5 There are several types of reverse mortgages: Single-purpose reverse mortgages are offered by some government and non-profit organizations to low or moderate-income seniors. Though borrowing costs tend to be inexpensive, availability is limited, and the cash can only be used for a specific purpose, such as home improvements, repairs, or property taxes. Home Equity Conversion Mortgages (HECMs) are widely available loans that are backed by the Department of Housing and Urban Development (HUD). There are no income restrictions, and you can use the money for whatever you like. To get a HECM, you must have no mortgage, or the majority of the existing mortgage must be paid. The amount of money you can borrow depends on your age, your home s value, where your home is located, and current interest rates. Proprietary reverse mortgages are private loans and are typically the most costly option. They may be appropriate if your home s value is very high, since they can give bigger cash advances than HECMs. The money can be used for any purpose, and there are no income limits. The basic requirements to qualify for a reverse mortgage are: Everyone on the title of the home must be at least 62 (for most programs). You must live in the home. There must be equity in the home. While a reverse mortgage can increase your cash flow, there are a few downsides to consider: The loans are usually costly. Origination fees, closing costs, and servicing fees can be high, and you will be charged interest on the outstanding balance. Most have variable interest rates. If the rate rises, the loan becomes more expensive. Your total debt increases rather than decreases over time. Since you are using some or all of your home s equity, your heirs may inherit property with a large outstanding mortgage. Chapter 5: Factors to Consider For some, getting a second or reverse mortgage or refinancing could be the best option, for others, a mistake. Since you are putting one of your most important assets your house on the line, it is important to think carefully before acting. What will the equity be used for? By using your home s equity, you are decreasing your wealth and increasing your debt, so make sure you are using the money for a worthwhile purpose. Do you really want to take out a home equity loan so you can go on cruise? Think about what you are planning to use the money for, and if it is worth 5

6 depleting your home s equity. Popular uses of home equity include: Consolidating unsecured debt. Unsecured debts, such as credit cards and personal loans, often come with high interest rates. A loan secured by your home will usually have a better interest rate, smaller monthly payments, and the interest may even be tax deductible. Also, if you have many accounts, consolidating them into one payment can make your life much easier. Still, it is important to keep in mind that you are turning unsecured debt into secured debt. If you do not pay your credit cards, your house cannot be taken from you, but it can if you do not pay your home equity loan or line. Sometimes, when people pay off unsecured debt with their homes, they just wind up maxing out their old cards again, giving them more debt than before. Financing home improvements. Perhaps you want to change the cabinets in the kitchen, upgrade the bathroom, or add a whole new room. Home improvements can be expensive, and many people do not have the savings to pay for them. While renovations can increase your enjoyment of the house, as well as its value, people sometimes borrow so much that they cannot make the payments. Think about what you can afford to borrow and what projects can wait if you have limited funds. A source of savings. Many people take out home equity lines in lieu of saving. Why not? The money is there when you need it, and you do not have to pay interest until you withdraw the funds. Unfortunately, it does not always work out. Credit lines can be frozen, meaning you are no longer able to use the funds that were once available to you, or you may not be in a position where you can afford to repay what you borrowed. You could take out the money before you need it and put it in a savings account or invest it, but the money is not really savings, since you need to pay it back. Also, it will cost you if the interest you are charged on the home equity line is higher than the interest you earn from your savings account or investments. Is the monthly payment affordable? Never forget, if you cannot make your payments, you can lose your home. If you take out a second mortgage or, in many cases, do a cash-out refinance, your monthly payments will increase. If you are struggling now, taking out a second mortgage or refinancing may only make your situation worse. Even if you want to use your equity for a good purpose, it is not a good idea to borrow if you cannot afford to make the payments. What are the benefits? In general, the lower the risk to the lender, the less interest you will have to pay. A loan secured by home equity does not have as much risk as a loan without collateral, so the interest rate for home loans is usually lower than that for credit cards and personal loans. The repayment period is usually longer as well, which makes borrowing large sums of money more affordable. Also, in most cases, the interest that you pay on a loan secured by a primary residence is tax-deductible, unlike the interest paid on a credit card or personal loan. For example, if you had a marginal tax rate (the tax rate that is applied to the last dollar you earn) of 25%, paying $2,000 in interest on a home equity loan would save you $500 in taxes. What are the alternatives? If you need or want money, borrowing against your equity is not the only option. For example, you may be able to use credit cards or personal loans. The interest rates may be higher, but you do not 6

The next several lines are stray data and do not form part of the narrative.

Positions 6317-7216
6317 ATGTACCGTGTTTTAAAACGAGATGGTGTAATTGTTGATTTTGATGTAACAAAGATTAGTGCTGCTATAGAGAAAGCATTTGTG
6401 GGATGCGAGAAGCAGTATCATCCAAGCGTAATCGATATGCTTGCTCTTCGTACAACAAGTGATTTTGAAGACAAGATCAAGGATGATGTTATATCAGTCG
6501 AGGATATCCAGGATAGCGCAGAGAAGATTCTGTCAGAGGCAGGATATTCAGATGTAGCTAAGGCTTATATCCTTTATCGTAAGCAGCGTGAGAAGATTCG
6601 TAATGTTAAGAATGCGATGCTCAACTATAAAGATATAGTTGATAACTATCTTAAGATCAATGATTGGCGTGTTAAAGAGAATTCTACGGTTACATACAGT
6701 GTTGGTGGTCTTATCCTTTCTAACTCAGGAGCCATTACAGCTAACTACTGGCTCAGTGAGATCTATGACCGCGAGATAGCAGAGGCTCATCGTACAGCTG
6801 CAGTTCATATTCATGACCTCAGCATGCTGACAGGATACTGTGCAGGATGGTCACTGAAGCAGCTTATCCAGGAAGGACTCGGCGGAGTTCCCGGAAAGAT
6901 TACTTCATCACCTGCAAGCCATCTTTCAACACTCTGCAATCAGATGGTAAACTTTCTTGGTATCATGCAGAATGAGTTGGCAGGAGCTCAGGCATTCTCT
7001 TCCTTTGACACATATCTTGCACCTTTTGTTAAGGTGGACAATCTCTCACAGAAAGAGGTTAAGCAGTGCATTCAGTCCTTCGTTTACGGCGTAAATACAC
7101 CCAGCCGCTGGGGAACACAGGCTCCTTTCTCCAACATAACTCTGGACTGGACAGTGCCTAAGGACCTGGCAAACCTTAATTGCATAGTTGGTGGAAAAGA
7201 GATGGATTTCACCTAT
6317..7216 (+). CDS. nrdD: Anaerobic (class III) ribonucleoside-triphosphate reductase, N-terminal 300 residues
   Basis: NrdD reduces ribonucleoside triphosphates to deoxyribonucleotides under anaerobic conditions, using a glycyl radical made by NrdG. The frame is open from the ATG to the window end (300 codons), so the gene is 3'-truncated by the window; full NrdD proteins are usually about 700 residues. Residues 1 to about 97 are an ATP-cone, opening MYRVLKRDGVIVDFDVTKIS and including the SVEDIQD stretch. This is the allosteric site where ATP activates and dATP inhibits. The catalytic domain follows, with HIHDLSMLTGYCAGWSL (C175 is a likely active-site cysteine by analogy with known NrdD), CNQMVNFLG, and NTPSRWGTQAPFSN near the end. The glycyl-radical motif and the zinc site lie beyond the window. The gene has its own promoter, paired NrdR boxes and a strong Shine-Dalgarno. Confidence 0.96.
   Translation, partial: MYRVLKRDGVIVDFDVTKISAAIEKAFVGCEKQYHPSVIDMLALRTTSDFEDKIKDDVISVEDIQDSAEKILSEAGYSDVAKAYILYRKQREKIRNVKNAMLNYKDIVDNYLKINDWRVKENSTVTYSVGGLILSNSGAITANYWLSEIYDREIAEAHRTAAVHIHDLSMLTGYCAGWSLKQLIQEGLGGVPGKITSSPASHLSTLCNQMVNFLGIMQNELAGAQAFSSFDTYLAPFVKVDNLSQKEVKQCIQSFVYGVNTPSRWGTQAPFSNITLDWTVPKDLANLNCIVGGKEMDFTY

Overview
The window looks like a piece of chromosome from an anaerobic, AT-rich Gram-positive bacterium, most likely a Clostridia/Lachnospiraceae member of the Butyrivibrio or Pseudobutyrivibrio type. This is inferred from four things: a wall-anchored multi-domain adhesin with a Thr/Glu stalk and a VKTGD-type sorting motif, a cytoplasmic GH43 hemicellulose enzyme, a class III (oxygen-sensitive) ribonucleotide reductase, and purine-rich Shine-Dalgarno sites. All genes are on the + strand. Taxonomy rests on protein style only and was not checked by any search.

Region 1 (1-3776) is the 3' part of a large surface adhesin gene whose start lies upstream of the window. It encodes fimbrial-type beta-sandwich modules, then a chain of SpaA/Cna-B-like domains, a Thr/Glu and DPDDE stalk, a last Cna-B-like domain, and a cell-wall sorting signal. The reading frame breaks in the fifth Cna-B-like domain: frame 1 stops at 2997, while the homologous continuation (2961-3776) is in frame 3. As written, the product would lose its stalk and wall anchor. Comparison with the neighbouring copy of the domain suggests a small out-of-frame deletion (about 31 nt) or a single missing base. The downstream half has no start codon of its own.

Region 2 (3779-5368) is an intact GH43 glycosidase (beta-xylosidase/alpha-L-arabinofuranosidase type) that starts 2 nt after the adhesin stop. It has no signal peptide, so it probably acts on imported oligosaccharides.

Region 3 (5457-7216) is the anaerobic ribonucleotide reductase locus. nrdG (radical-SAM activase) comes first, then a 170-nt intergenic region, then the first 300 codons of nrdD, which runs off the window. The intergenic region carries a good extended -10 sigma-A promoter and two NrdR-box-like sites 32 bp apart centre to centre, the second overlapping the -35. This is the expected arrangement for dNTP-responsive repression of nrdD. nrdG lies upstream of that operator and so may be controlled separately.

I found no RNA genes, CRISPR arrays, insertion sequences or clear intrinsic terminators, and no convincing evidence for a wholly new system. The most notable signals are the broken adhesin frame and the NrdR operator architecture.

7 put your home at risk. If you decide you can wait, you can save for your goals and avoid borrowing completely. Selling your house is another option. It allows you to access your equity without needing to worry about repayment. The right to cancel If you decide to borrow, but then regret it, you may be able to cancel if you act fast. The Truth in Lending Act, a federal law, gives you the right to cancel a loan secured by your home within three business days following the settlement, receipt of your disclosures, or receipt of your cancellation notice, whichever occurs last. You must notify the lender in writing, and you can only rescind if the loan is secured by your primary residence, not a vacation or second home. In addition, you are not given the right to cancel if you obtain the loan to buy or build your primary residence or you are refinancing your loan with the same lender who holds your existing mortgage and do not borrow additional funds. Summary Chances are, you worked hard to buy your home. Don t make hasty decisions that can put it at risk. Read all paperwork thoroughly, and make sure you understand all of the terms before you sign anything. If you need to, get legal assistance. When done for the right reasons and under the right circumstances, using your home s equity can be a wise financial decision. 7